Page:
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What is difference between Java and Dalvik Virtual Machine?

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5 Answers 5

The jvm architecture is stack-based whereas the dvm architecture is register-based. Stack-based machines require more instructions(i.e. larger instruction set) than register-based machines for the same task. On the other side, each instruction in the register-based machines are larger.

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Conceptually, there is little difference from an application level between a DVM and a JVM. Architecturally, there is a major difference between the registerbased DVM and the stack-based JVM.

Both use a VM code model. However, the DVM uses registerbased opcodes that are comparable to the register-based bytecode instructions that most of the target platforms already execute. This includes architectures such as those available from ARM and MIPS and the x86-compatible architectures from Intel, AMD, and VIA Technologies.

Google developed Android and chose DVM for several reasons. First, there were licensing issues with most JVMs. Next, the DVM should be more efficient in terms of memory usage and performance on a register-based machine. DVM is also supposed to be more efficient when running multiple instances of the DVM. Applications are given their own instance. Hence, multiple active applications require multiple DVM instances. Like most Java implementations, the DVM has an automatic garbage collector.

More about it

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DVM is Register based which is designed to run on low memory, uses its own byte code and runs .Dex file

JVM is Stack based which uses java byte code and runs .class file having JIT.

Java source code is compiled by the Java compiler into .class files. Then the dx (dexer) tool, part of the Android SDK processes the .class files into a file format called DEX that contains Dalvik bytecode. The dx tool eliminate all the redundant information that is present in the classes. In DEX all the classes of the application are packed into one file. DVM has been designed so that a device can run multiple instances of the VM efficiently.

stack-based machines must use instructions to load data on the stack and manipulate that data, and, thus, require more instructions than register machines to implement the same high level code, but the instructions in a register machine must encode the source and destination registers and, therefore, tend to be larger.

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Jvm will work based on byte code and the dvm will works based on optimized bytecode it is optimised for mobile platforms because mobile devices have low memory and low process that's why it is using the linux kernal.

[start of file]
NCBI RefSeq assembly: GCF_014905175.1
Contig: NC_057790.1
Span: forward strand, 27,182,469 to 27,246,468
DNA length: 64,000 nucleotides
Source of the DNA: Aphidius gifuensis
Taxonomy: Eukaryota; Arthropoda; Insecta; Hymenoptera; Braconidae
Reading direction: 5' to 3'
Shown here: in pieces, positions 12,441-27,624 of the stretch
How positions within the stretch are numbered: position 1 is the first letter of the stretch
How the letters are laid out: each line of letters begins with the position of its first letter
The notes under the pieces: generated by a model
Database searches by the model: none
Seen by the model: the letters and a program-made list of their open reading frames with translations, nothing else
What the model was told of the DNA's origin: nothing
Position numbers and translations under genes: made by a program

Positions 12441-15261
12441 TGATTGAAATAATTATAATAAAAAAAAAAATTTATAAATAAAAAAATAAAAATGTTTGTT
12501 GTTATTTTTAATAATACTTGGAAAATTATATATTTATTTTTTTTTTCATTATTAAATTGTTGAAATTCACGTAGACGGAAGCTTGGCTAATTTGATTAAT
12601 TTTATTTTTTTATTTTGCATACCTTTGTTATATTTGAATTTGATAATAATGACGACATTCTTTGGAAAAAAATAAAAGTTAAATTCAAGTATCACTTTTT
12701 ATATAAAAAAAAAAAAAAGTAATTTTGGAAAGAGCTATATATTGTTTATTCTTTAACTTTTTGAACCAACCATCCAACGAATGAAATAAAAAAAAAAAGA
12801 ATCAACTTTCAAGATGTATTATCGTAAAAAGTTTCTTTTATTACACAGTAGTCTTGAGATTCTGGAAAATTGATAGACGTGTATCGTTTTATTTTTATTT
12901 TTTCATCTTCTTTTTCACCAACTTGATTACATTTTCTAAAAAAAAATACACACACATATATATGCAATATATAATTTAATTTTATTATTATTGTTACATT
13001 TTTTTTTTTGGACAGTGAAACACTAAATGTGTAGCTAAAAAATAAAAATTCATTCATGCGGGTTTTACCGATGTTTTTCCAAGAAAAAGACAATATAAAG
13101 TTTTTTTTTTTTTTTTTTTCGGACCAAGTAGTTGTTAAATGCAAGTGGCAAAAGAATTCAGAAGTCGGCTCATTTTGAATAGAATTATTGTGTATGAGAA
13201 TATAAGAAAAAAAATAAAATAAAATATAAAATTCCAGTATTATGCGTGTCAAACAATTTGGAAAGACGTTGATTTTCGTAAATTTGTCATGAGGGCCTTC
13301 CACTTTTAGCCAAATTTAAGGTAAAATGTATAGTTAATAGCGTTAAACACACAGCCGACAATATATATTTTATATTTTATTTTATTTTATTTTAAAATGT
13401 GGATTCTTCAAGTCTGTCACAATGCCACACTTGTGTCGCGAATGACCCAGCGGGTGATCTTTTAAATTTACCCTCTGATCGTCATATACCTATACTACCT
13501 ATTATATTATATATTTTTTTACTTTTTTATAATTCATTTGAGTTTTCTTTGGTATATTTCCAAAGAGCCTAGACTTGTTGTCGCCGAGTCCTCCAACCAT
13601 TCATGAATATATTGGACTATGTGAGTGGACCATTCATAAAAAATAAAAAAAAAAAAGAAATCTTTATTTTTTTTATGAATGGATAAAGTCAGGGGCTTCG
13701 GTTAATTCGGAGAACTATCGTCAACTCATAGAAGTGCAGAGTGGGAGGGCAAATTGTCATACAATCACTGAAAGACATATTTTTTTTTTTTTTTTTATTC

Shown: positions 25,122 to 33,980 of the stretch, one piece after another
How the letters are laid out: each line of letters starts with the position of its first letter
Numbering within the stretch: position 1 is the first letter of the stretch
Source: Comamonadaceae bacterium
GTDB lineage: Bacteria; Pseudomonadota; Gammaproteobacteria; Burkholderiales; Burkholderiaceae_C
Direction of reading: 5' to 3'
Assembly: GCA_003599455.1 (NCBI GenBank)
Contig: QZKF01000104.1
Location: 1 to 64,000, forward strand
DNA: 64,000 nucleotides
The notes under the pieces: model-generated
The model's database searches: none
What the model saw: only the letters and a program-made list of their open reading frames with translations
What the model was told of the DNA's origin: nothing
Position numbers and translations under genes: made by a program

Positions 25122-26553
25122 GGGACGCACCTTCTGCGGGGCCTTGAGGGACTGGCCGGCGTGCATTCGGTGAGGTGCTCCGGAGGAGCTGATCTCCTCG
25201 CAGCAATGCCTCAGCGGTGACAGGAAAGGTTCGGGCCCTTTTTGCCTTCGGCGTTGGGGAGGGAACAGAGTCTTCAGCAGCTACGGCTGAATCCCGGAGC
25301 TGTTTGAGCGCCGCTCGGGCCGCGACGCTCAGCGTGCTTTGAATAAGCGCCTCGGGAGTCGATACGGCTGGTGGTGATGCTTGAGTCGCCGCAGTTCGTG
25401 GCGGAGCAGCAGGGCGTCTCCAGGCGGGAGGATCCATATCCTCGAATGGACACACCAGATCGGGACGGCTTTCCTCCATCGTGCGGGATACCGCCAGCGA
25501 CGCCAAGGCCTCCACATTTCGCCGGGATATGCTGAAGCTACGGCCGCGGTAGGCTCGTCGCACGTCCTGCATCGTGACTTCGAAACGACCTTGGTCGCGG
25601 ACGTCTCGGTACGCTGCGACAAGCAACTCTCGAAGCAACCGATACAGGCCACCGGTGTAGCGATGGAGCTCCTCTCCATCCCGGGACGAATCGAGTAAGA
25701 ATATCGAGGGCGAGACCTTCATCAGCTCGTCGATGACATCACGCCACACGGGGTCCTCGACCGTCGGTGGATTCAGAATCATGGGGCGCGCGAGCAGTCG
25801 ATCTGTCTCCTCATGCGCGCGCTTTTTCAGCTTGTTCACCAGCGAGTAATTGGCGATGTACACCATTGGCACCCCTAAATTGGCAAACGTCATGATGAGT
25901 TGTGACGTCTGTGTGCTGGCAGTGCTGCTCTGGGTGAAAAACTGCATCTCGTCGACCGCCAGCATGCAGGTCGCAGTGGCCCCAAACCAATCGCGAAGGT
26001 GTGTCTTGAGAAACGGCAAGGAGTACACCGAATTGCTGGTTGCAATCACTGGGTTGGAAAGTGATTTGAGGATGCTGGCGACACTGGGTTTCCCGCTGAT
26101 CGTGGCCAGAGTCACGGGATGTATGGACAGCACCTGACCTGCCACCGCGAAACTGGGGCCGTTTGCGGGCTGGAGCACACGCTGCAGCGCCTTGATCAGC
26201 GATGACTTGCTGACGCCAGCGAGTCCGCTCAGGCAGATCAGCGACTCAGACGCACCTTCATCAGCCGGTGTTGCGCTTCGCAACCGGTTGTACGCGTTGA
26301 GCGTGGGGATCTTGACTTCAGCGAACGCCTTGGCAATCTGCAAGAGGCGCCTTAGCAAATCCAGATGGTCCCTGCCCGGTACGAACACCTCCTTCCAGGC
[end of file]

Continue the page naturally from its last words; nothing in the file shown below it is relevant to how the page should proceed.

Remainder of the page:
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When a Java virtual machine start running a program, it needs memory to store many things, including bytecodes and other information it extracts from loaded class files, objects the program instantiates, parameters to methods, return values, local variables, and intermediate results of computations.

The Java virtual machine organizes the memory it requires to execute a program into several runtime data areas.

Generally, stack-based machines must use instructions to load data on the stack and manipulate that data, and, thus, require more instructions than register machines to implement the same high level code, but the instructions in a register machine must encode the source and destination registers and, therefore, tend to be larger.

This difference is primarily of importance to VM interpreters for whom opcode dispatch tends to be expensive and other factors are relevant for JIT Compilation.

Being optimized for low memory requirements, Dalvik has some specific characteristics that differentiate it from other standard VMs>>>>>

The VM was just slimmed down to use less space--->> Dalvik currently has no just-in-time-compiler (JIT), but Android 2.0 includes experimental source for one (disabled by default). The constant pool has been modified to use only32-bit indexes to simplify the interpreter. It uses its own bytecode, not Java bytecode***

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@ Joel thanks,I will take care in future –  Envious Jul 26 '13 at 20:54

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